Short stories; big dreams

Out-of-town authors: Rebecca Rosenblum

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Toronto writer Rebecca Rosenblum is a short-story specialist.

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Hey there, time traveller!
This article was published 20/11/2011 (4026 days ago), so information in it may no longer be current.

Toronto writer Rebecca Rosenblum is a short-story specialist.

Which is similar to a poet’s poet inasmuch as they both describe a writer who focuses on a particular genre and who is invested in the genre’s potentials and particularities.

Rosenblum will be reading from her second collection on Thursday at McNally Robinson. She will be joined by fellow Bibioasis author Ray Robertson.

Dave Kemp Photo 'The confectionary idea that I see in a lot of fiction, that life happens after six and on weekends, is not true to me, nor to anyone who has ever faced unemployment in a bad economy,' says Toronto's Rebecca Rosenblum. Rosenblum will read on Thursday at McNally Robinson.

1) As a writer (i.e. someone whose artistic practice is predicated on time spent alone) how do you approach performance? What do you get out of it?

I used to be terrified to read in public, and I worked really hard to get better. Now I’m relaxed enough to occasionally surprise myself with how the act of voicing something that really illuminates — or alters — the meaning. So I learn about my work when I read, and I also learn from people’s reactions to it. The fastest way to figure out where you’re being self-indulgent is to read it to an audience and feel for the moment when they go dead.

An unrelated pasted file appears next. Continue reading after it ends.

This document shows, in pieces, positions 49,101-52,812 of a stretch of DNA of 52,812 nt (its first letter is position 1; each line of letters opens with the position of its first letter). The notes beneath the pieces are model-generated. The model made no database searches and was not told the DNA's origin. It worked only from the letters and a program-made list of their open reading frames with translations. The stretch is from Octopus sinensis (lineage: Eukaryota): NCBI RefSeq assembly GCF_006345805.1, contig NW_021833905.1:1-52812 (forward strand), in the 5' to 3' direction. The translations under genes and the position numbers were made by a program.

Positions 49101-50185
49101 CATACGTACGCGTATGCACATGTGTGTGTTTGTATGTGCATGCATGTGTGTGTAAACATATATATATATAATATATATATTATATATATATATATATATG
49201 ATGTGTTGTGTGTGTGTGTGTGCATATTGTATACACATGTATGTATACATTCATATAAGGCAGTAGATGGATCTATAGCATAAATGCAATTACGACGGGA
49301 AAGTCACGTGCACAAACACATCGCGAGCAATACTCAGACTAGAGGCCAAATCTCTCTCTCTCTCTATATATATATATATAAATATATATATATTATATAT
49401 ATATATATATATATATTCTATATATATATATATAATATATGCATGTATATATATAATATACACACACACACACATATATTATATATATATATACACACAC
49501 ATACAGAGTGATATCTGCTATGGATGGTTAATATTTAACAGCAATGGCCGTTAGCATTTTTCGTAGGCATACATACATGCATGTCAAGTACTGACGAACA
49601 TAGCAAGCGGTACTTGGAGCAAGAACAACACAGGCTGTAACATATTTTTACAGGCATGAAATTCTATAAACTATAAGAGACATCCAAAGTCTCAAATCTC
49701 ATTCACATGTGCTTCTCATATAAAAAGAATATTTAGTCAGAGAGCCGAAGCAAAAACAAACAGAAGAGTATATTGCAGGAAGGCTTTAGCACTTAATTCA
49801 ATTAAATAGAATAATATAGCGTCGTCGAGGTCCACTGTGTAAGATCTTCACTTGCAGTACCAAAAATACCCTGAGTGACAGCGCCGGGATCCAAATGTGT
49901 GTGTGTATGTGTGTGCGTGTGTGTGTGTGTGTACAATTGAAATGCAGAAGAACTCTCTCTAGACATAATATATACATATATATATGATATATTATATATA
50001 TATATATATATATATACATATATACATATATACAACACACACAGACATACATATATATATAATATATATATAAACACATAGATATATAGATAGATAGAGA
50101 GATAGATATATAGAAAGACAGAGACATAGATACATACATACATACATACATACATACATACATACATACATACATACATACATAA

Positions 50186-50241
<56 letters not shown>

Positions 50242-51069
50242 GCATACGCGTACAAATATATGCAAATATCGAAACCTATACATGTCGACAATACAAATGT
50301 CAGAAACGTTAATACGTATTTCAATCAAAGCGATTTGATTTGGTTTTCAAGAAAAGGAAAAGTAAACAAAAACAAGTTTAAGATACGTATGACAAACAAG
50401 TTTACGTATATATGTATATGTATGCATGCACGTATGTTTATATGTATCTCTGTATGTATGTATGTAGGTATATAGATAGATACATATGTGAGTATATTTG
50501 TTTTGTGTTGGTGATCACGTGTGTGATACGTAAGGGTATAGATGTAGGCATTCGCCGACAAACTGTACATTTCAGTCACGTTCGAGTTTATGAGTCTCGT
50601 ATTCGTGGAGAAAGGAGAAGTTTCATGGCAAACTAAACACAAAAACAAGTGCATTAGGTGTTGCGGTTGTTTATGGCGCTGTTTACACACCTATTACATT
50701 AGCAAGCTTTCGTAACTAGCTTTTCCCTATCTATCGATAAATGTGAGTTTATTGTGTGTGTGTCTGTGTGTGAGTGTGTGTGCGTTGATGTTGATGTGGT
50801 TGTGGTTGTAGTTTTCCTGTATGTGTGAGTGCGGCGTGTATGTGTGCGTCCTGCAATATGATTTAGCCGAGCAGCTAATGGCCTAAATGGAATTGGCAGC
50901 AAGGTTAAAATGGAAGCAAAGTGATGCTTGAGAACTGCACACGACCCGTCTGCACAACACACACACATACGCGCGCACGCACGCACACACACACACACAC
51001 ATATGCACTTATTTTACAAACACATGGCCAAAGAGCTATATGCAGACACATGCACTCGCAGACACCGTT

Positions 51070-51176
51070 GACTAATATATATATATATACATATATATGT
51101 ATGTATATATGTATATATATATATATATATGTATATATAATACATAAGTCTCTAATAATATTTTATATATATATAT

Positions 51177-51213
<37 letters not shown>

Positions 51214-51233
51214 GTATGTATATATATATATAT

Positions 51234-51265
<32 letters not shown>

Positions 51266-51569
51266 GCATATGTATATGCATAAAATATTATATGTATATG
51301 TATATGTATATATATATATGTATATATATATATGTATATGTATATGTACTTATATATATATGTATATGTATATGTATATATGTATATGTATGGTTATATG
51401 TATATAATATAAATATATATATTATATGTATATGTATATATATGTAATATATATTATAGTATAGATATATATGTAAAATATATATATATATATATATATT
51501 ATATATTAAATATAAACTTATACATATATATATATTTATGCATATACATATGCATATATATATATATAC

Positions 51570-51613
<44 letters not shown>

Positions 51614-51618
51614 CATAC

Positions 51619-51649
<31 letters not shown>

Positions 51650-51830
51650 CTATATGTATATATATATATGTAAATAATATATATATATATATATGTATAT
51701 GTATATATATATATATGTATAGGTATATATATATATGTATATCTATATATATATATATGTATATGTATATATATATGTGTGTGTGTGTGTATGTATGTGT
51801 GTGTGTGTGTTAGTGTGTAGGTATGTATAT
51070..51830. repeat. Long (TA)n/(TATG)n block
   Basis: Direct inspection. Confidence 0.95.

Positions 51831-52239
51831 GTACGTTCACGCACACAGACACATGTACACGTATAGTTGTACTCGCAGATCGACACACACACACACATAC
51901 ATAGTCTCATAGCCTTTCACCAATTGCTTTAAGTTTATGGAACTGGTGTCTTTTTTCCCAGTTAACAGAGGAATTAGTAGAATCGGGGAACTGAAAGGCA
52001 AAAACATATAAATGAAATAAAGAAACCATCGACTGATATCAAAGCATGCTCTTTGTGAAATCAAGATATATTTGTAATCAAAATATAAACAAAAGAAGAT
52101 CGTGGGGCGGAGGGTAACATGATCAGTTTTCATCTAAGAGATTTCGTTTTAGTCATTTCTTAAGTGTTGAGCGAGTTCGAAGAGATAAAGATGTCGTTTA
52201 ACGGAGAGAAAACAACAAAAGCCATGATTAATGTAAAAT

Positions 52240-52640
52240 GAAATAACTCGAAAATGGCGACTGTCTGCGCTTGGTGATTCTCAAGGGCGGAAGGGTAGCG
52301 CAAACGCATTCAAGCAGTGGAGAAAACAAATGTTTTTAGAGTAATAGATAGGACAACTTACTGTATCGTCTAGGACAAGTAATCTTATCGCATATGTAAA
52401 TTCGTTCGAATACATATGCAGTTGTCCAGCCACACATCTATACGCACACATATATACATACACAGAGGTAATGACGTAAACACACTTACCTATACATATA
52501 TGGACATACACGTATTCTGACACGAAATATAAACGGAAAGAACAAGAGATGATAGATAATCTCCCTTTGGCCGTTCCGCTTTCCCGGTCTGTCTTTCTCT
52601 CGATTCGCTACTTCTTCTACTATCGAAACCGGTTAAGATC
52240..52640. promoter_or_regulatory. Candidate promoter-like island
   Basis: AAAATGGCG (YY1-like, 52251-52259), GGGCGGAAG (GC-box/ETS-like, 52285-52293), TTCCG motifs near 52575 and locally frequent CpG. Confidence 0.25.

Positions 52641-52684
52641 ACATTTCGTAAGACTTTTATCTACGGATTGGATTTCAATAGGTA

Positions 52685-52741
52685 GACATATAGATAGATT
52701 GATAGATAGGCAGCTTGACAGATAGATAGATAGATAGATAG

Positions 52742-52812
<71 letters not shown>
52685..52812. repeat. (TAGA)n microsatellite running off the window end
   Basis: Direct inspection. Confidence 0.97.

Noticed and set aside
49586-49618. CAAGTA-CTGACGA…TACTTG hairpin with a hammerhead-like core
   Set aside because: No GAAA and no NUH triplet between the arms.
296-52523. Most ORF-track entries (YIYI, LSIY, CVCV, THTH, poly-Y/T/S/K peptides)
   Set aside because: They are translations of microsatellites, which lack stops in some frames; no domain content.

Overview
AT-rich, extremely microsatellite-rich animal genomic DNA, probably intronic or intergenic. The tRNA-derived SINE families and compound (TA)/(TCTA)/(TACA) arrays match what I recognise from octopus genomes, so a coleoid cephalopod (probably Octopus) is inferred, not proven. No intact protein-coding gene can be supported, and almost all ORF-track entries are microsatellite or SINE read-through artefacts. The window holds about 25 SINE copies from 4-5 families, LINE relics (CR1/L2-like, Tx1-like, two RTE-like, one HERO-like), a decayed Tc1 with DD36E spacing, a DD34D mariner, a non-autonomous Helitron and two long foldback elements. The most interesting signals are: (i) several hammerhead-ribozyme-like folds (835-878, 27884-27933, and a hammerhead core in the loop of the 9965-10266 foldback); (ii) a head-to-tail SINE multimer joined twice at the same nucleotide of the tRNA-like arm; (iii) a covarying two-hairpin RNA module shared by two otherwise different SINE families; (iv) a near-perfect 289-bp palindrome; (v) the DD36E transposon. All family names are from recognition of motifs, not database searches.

2) What do you want people to know about The Big Dream?

That it exists? Um, that it’s a book about people who work, who have jobs and lives and fall in love and get sick and eat sandwiches and care about each other, but sometimes not enough or not in the right ways.

3) Will this be your first time in Winnipeg? What have you heard?

I’ve taken two trips to Winnipeg and both were wonderful. One thing I heard about Winnipeg before I went there is that they are famous for corn mazes. So when I told my Winnipegger friend Stephanie that I would be coming, and she asked what I wanted to do, I told her, “Oh, the corn maze, of course.” So, being the awesome friend she is, she looked up a corn maze and when I arrived she drove me way out of town. This was September, glorious weather, but it had rained that week, and it was so sloppy I had to take off my shoes and stockings and go barefoot through the maze. It was hilarious and disgusting. At the end, I was like, “Wow, so this is why Winnipeg is famous for corn mazes.” And Stephanie, who had lived there all her life, was like, “Um, no, we’re not, actually.” I can no longer remember who told me that, but they completely made it up! I still enjoyed the maze, though.

4) What are you reading right now? What are you writing right now?

I am reading Lynn Coady’s The Antagonist. It really is as good as everyone says it is, very meta and intellectually challenging, while still being completely human and relatable. And very, very funny. I am currently writing… this interview. I actually have been spending most of my free time on interviews or readings or presentations these days.

5) Why was it important to you to set The Big Dream’s stories in the workplace?

The confectionary idea that I see in a lot of fiction, that life happens after six and on weekends, is not true to me, nor to anyone who has ever faced unemployment in a bad economy, or overheard a colleague crying in the bathroom, or had a really excellent night at the holiday party. It all matters, it’s all real life — I wanted to show that.

 

Ariel Gordon is a Winnipeg writer.

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Updated on Tuesday, November 22, 2011 11:58 AM CST: formats text

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